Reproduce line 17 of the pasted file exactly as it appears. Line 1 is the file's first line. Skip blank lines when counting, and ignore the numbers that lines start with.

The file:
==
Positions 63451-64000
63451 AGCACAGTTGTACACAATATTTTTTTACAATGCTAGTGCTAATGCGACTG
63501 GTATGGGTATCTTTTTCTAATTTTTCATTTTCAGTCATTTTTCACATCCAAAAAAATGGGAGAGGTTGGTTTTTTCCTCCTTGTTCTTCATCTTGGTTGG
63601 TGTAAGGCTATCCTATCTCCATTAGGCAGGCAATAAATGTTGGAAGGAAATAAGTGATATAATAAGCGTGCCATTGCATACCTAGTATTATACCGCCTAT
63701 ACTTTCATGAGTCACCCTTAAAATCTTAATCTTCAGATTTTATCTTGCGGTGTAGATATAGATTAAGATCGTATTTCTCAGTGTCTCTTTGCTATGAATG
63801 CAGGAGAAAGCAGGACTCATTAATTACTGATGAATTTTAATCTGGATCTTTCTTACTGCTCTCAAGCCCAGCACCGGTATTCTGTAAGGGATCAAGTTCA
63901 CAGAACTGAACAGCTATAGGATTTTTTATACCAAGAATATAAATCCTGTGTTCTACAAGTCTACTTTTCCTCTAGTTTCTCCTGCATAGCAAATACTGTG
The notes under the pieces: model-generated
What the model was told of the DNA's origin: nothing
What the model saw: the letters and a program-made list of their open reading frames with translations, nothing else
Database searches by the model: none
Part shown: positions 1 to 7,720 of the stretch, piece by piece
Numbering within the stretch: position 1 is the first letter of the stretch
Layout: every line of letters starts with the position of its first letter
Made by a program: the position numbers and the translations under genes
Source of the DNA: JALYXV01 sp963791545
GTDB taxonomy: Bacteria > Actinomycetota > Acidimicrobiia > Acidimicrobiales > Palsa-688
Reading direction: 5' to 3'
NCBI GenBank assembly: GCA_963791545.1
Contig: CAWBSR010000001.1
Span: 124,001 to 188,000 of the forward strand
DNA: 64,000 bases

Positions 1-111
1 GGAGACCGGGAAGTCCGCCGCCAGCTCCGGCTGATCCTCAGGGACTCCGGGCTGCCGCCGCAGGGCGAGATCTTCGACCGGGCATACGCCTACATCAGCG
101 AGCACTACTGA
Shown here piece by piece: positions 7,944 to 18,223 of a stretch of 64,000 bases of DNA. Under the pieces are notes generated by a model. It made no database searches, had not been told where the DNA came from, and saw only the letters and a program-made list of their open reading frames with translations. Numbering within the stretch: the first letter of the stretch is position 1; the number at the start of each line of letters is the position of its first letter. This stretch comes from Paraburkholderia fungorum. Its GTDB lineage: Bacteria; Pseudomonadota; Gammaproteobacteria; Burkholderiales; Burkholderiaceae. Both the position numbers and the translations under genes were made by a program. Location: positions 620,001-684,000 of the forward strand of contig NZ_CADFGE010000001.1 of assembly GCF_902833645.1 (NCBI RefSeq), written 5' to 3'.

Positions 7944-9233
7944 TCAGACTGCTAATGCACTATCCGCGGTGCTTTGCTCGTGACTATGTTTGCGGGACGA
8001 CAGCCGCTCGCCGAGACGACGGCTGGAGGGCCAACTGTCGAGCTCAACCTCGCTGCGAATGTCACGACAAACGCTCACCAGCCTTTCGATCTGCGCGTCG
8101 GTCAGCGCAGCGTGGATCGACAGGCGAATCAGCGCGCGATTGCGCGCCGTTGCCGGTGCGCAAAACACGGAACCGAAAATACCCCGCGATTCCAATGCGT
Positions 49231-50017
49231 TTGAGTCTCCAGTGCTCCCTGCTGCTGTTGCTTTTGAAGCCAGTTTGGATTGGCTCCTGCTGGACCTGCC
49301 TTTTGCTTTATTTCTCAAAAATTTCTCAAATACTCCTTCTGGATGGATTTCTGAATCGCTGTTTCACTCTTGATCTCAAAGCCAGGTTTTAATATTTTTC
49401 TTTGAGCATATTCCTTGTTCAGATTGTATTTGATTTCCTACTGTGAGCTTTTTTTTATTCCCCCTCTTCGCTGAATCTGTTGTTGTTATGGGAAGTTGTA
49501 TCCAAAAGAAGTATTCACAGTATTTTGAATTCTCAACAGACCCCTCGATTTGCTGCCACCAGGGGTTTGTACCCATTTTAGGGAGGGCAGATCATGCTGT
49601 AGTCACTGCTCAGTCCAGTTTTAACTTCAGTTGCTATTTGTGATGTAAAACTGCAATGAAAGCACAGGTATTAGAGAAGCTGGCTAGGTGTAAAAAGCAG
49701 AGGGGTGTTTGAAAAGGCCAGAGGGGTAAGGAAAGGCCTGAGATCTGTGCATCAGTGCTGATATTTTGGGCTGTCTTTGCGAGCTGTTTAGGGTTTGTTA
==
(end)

GTDB taxonomy: Bacteria > Actinomycetota > Acidimicrobiia > Acidimicrobiales > Palsa-688